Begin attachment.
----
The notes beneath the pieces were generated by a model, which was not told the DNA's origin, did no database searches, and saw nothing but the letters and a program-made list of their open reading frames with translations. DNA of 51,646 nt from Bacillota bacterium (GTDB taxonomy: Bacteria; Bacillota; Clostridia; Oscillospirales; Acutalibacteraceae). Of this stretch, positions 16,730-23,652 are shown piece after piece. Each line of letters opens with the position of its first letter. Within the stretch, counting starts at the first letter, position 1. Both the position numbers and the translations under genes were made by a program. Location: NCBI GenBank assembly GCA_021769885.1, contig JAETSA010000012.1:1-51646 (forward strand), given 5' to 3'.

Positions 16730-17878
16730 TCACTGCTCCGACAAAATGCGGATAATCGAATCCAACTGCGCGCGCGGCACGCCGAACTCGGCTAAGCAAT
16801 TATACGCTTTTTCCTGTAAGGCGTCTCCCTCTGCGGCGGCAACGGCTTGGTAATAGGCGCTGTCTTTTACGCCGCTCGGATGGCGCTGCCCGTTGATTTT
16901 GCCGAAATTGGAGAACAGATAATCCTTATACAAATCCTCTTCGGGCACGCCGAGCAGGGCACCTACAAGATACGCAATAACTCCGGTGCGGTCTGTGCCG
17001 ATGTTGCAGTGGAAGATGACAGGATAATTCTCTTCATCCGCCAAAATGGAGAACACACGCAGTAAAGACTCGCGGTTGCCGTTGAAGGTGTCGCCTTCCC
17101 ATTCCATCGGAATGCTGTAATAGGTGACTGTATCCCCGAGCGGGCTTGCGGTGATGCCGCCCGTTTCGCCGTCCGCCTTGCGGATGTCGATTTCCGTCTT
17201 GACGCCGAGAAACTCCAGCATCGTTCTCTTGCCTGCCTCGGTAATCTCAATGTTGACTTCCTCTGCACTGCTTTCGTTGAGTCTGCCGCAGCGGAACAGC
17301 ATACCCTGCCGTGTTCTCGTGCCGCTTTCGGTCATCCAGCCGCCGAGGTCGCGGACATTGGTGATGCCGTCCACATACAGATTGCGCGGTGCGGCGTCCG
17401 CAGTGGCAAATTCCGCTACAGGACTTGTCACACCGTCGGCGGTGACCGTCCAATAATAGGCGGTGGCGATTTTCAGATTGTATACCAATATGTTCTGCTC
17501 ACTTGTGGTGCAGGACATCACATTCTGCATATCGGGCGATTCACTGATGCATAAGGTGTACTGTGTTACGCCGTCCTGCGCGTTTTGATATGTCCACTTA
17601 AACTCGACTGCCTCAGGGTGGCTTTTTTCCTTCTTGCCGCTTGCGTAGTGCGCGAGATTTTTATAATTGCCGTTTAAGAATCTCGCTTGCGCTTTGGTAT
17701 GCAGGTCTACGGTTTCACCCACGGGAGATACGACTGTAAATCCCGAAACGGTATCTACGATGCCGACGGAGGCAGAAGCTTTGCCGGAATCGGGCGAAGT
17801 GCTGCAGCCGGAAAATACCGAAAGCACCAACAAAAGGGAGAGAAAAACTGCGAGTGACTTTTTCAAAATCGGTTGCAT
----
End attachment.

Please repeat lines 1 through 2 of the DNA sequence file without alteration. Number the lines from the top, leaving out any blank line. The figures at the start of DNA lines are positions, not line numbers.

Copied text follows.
The notes beneath the pieces were generated by a model, which was not told the DNA's origin, did no database searches, and saw nothing but the letters and a program-made list of their open reading frames with translations. DNA of 51,646 nt from Bacillota bacterium (GTDB taxonomy: Bacteria; Bacillota; Clostridia; Oscillospirales; Acutalibacteraceae). Of this stretch, positions 16,730-23,652 are shown piece after piece. Each line of letters opens with the position of its first letter. Within the stretch, counting starts at the first letter, position 1. Both the position numbers and the translations under genes were made by a program. Location: NCBI GenBank assembly GCA_021769885.1, contig JAETSA010000012.1:1-51646 (forward strand), given 5' to 3'.

Positions 16730-17878